One of Banksy’s latest murals, dubbed; “Spy Booth” has been covered with scaffolding amid claims it too will fall to the hands of money-grabbing auction houses.
London-based firm Q Scaffolding last night put hoardings over the painting which depicts comic book-style spies listening in on a phone box near GCHQ in Cheltenham.
The company today denied it had been called in to remove the mural, which appeared overnight in April, saying the scaffolding was to allow the house owner to re-render the property.
“Spy Booth”, depicting men “snooping” on a telephone box, appeared on a private house in Hewlett Road in April.
Police were called in the early hours today after one worried local parked a Ford Transit alongside the wall to prevent the work from continuing.
Resident Darren Power said:
I think the Banksy will be removed. Why would they get a scaffolding company up from London to do it? I still think it will end up in an art gallery sooner or later. It’ll be a shame if it does because everyone here loves it.
Pub worker Tanya Taylor, said:
It is such a lovely piece of art. Since it has been there it has been good for business. We’re being told it’s not going anywhere but then some people are still worried. I really hope it stays.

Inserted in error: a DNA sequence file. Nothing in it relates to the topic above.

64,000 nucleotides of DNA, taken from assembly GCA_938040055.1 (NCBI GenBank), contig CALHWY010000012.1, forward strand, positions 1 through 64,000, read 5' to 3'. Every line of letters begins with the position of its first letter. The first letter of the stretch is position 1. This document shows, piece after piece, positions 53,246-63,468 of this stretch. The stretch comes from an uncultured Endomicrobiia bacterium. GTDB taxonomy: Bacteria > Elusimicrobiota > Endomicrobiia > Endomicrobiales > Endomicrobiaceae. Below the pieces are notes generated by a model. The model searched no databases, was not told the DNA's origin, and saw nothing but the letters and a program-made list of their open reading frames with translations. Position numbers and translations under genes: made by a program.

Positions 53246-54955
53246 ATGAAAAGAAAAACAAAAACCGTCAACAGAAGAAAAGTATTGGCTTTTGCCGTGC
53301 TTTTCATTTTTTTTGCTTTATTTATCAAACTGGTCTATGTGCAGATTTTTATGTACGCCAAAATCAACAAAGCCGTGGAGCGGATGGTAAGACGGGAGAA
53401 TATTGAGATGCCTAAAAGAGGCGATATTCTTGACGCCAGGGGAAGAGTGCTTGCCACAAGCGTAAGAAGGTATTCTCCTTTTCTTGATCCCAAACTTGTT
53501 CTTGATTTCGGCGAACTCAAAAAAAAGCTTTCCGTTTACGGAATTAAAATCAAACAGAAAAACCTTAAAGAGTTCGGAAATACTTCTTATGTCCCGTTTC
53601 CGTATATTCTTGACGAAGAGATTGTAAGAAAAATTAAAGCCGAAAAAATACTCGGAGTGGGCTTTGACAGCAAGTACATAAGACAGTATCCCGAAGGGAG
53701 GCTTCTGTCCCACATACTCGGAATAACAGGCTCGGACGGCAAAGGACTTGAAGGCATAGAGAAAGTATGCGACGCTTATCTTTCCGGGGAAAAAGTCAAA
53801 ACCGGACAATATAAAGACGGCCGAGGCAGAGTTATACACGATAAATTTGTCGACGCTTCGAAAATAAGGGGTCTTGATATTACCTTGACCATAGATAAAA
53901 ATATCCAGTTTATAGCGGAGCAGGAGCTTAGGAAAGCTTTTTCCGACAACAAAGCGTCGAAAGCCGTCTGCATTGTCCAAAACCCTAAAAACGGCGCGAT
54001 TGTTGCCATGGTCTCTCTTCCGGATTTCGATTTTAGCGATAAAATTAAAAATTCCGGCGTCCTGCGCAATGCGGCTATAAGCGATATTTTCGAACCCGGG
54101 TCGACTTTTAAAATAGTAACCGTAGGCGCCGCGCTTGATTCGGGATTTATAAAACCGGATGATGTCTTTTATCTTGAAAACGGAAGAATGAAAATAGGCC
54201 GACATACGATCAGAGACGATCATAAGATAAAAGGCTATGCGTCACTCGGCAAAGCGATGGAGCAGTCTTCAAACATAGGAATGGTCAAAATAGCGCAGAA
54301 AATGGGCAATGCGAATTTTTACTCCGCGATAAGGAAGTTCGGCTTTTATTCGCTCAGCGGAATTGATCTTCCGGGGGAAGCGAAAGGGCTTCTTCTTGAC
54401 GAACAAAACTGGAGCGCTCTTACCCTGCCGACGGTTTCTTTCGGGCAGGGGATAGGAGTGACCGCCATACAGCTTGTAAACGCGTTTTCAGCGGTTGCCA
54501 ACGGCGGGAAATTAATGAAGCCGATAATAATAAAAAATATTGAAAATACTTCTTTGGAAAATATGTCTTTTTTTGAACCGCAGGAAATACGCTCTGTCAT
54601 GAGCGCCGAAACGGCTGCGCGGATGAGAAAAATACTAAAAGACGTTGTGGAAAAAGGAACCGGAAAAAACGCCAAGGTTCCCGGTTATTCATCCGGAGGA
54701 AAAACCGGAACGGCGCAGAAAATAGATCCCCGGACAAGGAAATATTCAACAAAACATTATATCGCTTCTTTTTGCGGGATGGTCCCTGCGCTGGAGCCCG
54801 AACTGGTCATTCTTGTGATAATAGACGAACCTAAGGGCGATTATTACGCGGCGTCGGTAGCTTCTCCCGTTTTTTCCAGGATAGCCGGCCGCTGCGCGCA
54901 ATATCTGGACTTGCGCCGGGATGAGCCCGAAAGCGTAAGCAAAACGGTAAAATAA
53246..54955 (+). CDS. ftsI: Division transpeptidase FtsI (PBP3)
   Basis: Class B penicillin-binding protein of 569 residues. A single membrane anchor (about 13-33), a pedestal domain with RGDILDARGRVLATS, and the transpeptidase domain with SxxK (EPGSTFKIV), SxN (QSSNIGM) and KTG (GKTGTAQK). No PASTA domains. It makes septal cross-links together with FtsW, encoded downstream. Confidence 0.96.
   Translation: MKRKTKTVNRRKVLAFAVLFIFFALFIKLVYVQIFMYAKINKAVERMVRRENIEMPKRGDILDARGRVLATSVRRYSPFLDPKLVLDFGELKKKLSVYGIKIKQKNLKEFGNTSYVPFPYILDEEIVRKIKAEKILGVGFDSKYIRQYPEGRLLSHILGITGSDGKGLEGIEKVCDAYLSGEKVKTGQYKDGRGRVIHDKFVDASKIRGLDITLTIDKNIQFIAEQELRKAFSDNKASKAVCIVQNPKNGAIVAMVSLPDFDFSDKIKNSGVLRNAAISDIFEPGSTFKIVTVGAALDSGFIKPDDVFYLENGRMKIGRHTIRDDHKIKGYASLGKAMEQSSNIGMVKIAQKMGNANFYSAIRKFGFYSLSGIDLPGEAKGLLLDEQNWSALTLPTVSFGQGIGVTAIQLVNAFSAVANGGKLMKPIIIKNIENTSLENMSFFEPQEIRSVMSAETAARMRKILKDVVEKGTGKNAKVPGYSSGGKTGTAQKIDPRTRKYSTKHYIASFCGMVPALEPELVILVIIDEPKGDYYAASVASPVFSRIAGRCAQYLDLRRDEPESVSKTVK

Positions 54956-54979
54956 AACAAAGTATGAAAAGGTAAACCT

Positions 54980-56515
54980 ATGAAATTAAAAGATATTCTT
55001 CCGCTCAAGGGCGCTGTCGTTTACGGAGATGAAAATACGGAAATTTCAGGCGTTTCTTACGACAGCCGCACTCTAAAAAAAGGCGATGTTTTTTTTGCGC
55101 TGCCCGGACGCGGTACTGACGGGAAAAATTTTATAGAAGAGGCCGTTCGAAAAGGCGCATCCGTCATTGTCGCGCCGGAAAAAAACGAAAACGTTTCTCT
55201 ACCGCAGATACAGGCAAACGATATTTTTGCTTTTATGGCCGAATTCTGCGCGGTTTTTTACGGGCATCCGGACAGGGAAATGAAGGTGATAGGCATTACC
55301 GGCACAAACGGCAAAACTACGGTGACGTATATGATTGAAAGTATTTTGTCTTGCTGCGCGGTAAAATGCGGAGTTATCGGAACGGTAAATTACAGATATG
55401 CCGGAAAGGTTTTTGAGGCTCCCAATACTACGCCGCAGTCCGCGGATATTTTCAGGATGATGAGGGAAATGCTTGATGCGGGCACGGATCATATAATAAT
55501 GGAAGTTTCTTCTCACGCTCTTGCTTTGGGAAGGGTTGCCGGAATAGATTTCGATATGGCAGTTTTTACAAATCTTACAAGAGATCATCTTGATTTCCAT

The move comes a month after Banksy confirmed the painting was his handiwork.
Now John Joyce, of Q, has said the homeowner was paid for the work, which will be auctioned and he expected could fetch up to £1million.
Mr Joyce said part of the work would be removed “on Friday”, and part of it “on Sunday or Monday”, before being taken to London for the sale on 4 July.
He explained the landlord of the property had sold the piece for an undisclosed amount.
We are not doing anything illegal. We are preserving Banksy’s legacy.
He added that by removing the artwork it would protect it and “stop it being vandalised”.
Earlier, Cheltenham Borough Council said it believed the owner of the house had arranged for scaffolding to be erected in order to repair rendering on the wall.
People living nearby guarded the site overnight to ensure the work was not removed.
A spokesman for Gloucestershire Police said there was an increased presence of officers in the area because of “social tension” that has developed among residents who do not want to see it removed.
At the beginning of June, Banksy admitted painting it – three miles away from the government listening post, GCHQ.
Since then “Spy Booth” has attracted hordes of visitors.